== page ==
Senator Herb Kohl of Wisconsin has been holding hearings about the pharmaceutical industry’s role in medical research; many researchers are funded by pharmaceutical industry money. The question is: what to do about it?

Kohl is inclined to recommend level five—disclosure. The Pharmaceutical Manufacturers Association says leave it at level three. Doubtless there are other views covering the others.

The July 30 2007 cover story in BusinessWeek is about Death Bonds—securitized life insurance policies, the same thing we’ve seen with mortgage-backed securities. The idea is individuals can cash in their life insurance policies to investors, and benefit. Along with the investors. The sooner the insured dies, the faster the investor makes money.

Right now, 26 states require professional licensing for "life settlement brokers"—level six.  Several investment banks have founded the Institutional Life Markets Association to lobby for appropriate regulation—level three. New York is prosecuting Coventry First—level four.  (Data from the BW article.)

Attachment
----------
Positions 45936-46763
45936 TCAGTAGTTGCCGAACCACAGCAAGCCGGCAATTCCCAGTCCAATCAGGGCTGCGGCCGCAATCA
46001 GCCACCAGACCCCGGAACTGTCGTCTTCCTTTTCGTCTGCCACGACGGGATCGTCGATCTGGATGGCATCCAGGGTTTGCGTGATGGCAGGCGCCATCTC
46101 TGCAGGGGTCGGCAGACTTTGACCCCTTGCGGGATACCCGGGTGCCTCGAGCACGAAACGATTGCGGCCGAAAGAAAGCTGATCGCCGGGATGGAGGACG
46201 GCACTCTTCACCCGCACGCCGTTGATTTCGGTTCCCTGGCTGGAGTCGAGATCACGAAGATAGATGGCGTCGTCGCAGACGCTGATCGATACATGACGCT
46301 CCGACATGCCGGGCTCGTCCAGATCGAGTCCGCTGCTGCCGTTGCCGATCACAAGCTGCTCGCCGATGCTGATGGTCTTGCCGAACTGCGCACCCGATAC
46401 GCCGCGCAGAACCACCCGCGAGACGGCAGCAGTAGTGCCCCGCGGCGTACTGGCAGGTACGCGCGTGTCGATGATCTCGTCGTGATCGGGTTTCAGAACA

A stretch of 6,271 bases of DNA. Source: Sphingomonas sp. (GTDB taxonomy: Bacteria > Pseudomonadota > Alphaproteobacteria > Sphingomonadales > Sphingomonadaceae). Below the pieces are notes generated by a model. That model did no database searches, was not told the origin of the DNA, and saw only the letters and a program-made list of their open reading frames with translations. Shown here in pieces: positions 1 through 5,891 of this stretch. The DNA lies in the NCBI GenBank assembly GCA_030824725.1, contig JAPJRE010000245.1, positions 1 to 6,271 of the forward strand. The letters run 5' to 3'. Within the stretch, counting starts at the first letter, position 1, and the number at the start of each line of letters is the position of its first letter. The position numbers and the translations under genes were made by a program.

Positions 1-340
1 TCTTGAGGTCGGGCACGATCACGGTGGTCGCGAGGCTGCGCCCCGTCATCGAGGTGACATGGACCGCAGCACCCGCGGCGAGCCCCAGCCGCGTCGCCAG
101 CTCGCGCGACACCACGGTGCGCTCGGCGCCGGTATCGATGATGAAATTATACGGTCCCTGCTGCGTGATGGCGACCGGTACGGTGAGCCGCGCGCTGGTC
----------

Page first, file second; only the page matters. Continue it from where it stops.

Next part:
What is the right role of society in mitigating conflicts of interest to foster greater trust?

How the Pharmaceutical Industry Can Increase Trust

“You can’t talk your way out of what you behaved your way into,” says Stephen Covey.

But not everyone believes Covey.

NY Times, May 22, 2007.

“Columbia University dismissed its financial aid director yesterday after the release of documents showing he promoted a student loan company in which he had a stake, sending letters to parents and alumni on three occasions praising the lender.”

NY Times, March 21, 2007.

…the year [Dr. Allan Collins]was chosen as president-elect of the National Kidney Foundation, the pharmaceutical company Amgen, which makes the most expensive drugs used in the treatment of kidney disease, underwrote more than $1.9 million worth of research and education programs led by Dr. Collins…In 2005, Amgen paid Dr. Collins at least $25,800, mostly in consulting and speaking fees…

…Dr. Donald Hunninghake served on a government-sponsored advisory panel that wrote guidelines for when people should get cholesterol-lowering pills… eight of [the panel’s] nine members had financial ties to drug makers.

A 2002 survey found that more than 80 percent of the doctors on panels that write clinical practice guidelines had financial ties to drug makers.

Doctors said that lectures were highly educational, and that drug makers hired them for their medical expertise and speaking skills. But former drug company sales representatives said they hired doctors as speakers mostly in hope of influencing that doctor’s prescribing habits.

I don’t wish to engage in pharma-bashing. But Covey’s point needs heeding.

Columbia’s response to conflict was to say that the director, a 1985 graduate of the university, had “abused a position of trust and violated the university policy on conflicts of interest.”

So they fired him.

Covey, presumably, would approve.